Budget of the City of Montreal
A budget that curbs spending increases and limits the impact of the unfreezing of assessment rolls, reducing the tax burden on the majority of taxpayers
Montreal, November 21, 2000 - The Board of Trade of Metropolitan Montreal is satisfied with the budget made public today by the City of Montreal - a budget that forecasts a slight operating surplus for fiscal 2001 while unfreezing the assessment rolls.
The major characteristic of this budget is expenditure containment, with overall spending down 0.9% in 2001, bringing it to approximately the same level as was seen in 1994. This means that the City of Montreal plans to offer citizens at least as many services as in 1994 without indexing its expenses to inflation.
This positive situation results from a budget year that manages to reduce the tax burden on the 68% of taxpayers in the residential sector, to stabilize the tax burden on 16% of taxpayers, and to increase the tax burden on fewer than 16% of taxpayers by 2.3% or more. Only 2,758 taxpayers will see their tax bite increase by more than 10%.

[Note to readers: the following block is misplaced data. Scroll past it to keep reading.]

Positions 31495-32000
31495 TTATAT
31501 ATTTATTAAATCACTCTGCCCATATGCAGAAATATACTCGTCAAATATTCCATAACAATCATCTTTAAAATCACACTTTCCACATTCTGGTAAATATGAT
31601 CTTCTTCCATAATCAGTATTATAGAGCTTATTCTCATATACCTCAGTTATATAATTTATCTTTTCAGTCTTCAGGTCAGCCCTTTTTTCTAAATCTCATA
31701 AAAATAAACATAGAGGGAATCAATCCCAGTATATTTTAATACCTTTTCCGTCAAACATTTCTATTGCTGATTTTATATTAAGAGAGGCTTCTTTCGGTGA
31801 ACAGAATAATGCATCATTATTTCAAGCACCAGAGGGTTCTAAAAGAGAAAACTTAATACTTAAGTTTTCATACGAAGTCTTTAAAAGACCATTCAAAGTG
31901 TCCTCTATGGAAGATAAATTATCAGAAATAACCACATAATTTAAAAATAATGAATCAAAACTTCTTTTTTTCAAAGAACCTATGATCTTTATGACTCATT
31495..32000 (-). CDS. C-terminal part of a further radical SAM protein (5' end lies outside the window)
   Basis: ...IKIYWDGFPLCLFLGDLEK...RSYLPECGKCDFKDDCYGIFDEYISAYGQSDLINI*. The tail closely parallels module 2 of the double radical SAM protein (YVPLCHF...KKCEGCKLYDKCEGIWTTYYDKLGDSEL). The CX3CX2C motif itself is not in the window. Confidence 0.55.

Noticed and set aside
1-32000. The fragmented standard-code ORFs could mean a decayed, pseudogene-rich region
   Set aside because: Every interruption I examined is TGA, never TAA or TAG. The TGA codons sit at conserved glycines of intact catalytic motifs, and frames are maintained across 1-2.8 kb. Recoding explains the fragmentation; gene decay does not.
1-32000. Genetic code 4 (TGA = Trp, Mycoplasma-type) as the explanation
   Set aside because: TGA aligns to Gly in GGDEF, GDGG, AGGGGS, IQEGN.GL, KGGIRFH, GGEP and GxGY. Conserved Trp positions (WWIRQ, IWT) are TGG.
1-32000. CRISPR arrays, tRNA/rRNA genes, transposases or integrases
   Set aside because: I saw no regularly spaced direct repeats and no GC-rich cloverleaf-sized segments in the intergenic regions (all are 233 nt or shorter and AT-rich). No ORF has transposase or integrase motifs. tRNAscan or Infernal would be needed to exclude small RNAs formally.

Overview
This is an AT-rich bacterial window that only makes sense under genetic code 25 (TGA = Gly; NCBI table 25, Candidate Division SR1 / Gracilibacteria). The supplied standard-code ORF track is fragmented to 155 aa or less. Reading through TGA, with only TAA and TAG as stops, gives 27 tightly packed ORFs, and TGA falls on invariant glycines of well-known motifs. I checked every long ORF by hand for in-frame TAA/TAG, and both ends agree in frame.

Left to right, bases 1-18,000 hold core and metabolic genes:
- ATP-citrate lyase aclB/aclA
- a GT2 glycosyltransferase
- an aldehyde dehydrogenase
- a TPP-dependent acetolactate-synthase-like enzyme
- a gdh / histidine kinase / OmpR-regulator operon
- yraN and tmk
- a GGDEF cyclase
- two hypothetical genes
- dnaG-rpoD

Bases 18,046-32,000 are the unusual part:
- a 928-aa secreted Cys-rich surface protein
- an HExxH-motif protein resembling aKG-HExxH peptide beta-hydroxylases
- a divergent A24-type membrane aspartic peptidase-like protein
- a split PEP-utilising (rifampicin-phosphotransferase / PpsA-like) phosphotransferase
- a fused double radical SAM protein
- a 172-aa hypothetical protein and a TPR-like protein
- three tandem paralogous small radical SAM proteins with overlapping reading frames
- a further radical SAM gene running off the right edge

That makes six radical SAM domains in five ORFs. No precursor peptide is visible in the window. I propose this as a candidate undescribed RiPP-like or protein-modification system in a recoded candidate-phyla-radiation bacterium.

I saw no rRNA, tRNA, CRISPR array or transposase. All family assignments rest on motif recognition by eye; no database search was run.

In the non-residential sector, where the unfreezing of assessment rolls will result in the biggest changes, both tax increases and tax decreases will be spread over three years to reduce their impact.
In addition, the city has managed to reduce its debt by more than $100 million and its actuarial deficit by $500 million. All in all, Montreal's financial situation has improved significantly. With the help of the Quebec government, its budget shows a slight surplus for the second year in a row.
The Board of Trade of Metropolitan Montreal has more than 7 000 members. Its mission is to be the leading group representing the interests of the Greater Montreal business community. The objectives are to maintain, at all times, relevance to its membership, credibility towards the public and influence towards government and decision-makers